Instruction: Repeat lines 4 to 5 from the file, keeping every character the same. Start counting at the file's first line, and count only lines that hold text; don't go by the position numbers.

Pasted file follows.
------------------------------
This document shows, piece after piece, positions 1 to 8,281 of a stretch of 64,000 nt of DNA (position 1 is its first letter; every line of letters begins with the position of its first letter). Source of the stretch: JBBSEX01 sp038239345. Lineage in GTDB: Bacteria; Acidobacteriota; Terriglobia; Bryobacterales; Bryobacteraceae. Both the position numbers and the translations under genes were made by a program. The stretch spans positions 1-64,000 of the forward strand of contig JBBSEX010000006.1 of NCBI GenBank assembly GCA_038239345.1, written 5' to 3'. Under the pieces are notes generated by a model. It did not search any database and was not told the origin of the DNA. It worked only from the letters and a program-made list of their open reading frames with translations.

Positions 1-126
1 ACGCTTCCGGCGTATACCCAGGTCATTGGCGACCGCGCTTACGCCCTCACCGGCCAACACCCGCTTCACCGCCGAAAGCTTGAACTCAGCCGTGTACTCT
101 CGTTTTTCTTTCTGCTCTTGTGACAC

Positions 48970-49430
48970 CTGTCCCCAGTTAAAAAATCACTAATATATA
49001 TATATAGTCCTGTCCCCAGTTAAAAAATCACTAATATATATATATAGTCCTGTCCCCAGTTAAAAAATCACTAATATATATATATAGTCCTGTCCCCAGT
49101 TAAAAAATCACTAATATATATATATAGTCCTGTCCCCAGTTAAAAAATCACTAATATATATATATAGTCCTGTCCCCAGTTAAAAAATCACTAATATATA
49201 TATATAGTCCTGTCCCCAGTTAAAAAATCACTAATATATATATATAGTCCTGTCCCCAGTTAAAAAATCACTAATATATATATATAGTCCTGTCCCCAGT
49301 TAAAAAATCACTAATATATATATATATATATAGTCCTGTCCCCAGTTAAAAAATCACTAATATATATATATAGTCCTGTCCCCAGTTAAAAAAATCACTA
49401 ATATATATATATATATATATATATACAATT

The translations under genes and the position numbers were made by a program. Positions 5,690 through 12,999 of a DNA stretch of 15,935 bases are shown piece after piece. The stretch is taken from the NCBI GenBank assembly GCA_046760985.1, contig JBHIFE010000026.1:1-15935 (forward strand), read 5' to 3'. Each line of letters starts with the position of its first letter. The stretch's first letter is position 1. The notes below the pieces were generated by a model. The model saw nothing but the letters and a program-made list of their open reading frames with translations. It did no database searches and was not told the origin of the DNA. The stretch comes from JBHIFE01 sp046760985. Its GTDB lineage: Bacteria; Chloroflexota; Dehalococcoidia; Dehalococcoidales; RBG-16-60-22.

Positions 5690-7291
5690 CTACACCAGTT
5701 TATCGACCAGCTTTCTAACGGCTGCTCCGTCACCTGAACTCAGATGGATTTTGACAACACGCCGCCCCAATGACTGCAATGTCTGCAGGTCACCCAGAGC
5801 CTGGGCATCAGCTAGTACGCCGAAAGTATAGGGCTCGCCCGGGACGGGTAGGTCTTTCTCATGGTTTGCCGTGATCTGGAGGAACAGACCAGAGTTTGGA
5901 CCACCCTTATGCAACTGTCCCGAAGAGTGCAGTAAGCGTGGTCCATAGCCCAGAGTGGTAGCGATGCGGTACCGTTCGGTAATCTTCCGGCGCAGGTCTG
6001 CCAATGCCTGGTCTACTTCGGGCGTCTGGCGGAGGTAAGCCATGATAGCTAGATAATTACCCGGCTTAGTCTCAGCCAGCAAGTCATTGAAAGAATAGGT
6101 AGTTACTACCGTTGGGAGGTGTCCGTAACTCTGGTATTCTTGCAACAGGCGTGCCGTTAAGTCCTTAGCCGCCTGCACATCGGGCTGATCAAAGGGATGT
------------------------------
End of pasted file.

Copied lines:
101 CGTTTTTCTTTCTGCTCTTGTGACAC

Positions 48970-49430